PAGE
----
I made an entry for Ludum Dare 28

So, I created a game for Ludum Dare 28. If you're not familiar with Ludum Dare, you can see their About page for a description.

It's basically a solo, from scratch, game development event over the course of a weekend (48 hours) with a theme. People are welcome to use any open source frameworks or tools (such as Unity 3D, GameMaker: Studio, LÖVE, etc) for creating their game.

I've been contemplating trying it out to see if I could make a game in 48 hours. Well...this past weekend was the first one I've had free since I started paying attention to this competition.

I didn't really prepare to create a game at all...but rather did it on a spur of the moment decision. I figured, what better time to try to create a game for Ludum Dare than now? After all, actions speak louder than words.

Here is my very first Ludum Dare 28 entry: Existence

It can be played at: https://pyjamacoder.com/ld28/

And the source code can be retrieved from github: https://github.com/donaldducky/ld28-existence

Here's what it looks like:

Dog surrounded by skeletons

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Getting Fuzzy with CtrlP and Vim

Ever since I started using Vim, I've been looking for ways to improve my workflow. It wasn't until recently that I've felt my use of it had stagnated. I knew there were better ways in doing a lot of things but I never took the time to look into it.

I write text in a variety of languages such as: Javascript, PHP, Bash, CSS, Markdown and sometimes even Ruby. The one thing they all have in common? Vim. Improving how I use Vim will help me edit files more efficiently regardless of the language.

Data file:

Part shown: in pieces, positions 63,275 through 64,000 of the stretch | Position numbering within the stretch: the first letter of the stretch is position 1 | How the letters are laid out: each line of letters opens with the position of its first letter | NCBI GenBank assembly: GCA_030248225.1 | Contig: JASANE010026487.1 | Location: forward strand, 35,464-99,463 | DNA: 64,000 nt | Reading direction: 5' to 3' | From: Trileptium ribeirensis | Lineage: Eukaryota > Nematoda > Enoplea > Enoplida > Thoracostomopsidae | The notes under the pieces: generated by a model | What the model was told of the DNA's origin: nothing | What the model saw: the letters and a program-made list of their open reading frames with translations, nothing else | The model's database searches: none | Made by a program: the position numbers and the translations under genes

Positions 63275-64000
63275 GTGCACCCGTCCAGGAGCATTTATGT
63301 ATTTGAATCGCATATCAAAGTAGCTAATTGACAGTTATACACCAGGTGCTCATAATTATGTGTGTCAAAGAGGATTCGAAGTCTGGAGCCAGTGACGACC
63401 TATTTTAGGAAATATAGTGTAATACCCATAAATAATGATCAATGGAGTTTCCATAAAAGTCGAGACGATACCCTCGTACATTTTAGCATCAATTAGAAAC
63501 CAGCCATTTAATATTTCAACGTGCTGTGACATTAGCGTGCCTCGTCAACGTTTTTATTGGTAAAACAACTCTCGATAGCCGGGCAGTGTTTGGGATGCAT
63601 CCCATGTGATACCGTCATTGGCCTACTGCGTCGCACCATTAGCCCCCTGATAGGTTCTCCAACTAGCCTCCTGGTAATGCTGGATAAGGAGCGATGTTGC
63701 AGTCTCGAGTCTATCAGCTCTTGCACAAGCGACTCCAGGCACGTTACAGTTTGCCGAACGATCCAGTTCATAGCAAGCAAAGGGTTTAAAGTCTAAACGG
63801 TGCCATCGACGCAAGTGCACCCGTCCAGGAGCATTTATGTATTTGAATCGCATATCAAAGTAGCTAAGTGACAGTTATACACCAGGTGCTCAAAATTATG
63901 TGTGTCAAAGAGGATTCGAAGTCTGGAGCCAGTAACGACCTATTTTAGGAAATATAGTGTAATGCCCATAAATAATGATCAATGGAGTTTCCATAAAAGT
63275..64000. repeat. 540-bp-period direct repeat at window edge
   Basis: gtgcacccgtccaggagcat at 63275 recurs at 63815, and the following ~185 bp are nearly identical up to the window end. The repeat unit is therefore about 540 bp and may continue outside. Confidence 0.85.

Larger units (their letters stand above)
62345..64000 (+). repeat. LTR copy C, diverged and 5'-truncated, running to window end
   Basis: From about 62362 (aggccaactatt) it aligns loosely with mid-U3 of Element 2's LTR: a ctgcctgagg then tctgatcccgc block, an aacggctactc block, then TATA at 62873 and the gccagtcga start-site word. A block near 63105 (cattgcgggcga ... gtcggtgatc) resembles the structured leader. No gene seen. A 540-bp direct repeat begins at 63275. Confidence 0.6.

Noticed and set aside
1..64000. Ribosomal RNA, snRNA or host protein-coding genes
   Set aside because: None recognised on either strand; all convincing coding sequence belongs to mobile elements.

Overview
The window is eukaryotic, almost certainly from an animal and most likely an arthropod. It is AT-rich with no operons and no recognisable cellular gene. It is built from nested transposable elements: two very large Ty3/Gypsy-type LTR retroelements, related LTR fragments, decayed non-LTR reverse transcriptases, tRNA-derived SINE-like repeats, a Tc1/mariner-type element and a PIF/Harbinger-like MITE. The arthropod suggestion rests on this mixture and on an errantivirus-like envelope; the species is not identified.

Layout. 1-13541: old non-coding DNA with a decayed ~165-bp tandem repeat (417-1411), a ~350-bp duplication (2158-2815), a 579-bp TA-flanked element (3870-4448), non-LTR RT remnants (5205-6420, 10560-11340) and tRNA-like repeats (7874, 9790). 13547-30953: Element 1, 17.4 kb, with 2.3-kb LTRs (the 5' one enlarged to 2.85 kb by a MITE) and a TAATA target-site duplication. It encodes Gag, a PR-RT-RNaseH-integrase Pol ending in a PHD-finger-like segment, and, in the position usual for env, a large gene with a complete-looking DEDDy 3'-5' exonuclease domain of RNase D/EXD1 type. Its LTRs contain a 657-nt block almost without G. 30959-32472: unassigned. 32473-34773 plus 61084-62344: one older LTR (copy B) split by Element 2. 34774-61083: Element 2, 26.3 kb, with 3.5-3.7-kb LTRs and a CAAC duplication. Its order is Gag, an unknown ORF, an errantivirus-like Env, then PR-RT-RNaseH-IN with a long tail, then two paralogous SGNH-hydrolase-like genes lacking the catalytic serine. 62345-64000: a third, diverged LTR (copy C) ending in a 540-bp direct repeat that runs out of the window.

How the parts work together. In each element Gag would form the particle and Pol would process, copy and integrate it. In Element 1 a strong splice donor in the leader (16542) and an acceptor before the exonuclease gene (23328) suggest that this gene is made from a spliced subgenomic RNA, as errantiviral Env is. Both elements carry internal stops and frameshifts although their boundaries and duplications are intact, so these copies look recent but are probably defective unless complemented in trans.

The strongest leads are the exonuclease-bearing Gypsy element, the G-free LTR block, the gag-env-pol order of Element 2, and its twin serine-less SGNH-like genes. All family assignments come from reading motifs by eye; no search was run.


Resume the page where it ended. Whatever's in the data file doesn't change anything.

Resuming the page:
After creating related.vim and writing my previous post, I realized that I didn't know too much about some of the plugins I used. I knew that they were powerful but I had yet to take advantage of that power.

One of the plugins I mentioned was: CtrlP

I was having issues using it because the project I was working in had 15,000+ files but I found a way around it.

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April 25, 2013 Vim

Creating My First Vim Plugin

Source and test files in split panes

Why would anyone ever...?

While I'm at work or hacking away at home, I spend most of my development time in Vim.

I tend to edit a lot of PHP classes and the associated test files at the same time...but finding the files and manually opening them, sucks.

It takes some mental energy to find the file and open it, which can interrupt your train of thought. I do use the excellent ctrlp.vim plugin, but the codebase I work in contains way too many files, making the autocomplete kind of awkward to use at times.

I've been thinking of mapping some command to open the related file but have heard bad things about it.

Until I came across this: Optimize Your TDD Workflow by Writing Vim Plugins

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©2018 Donald Chea, Pyjama Coder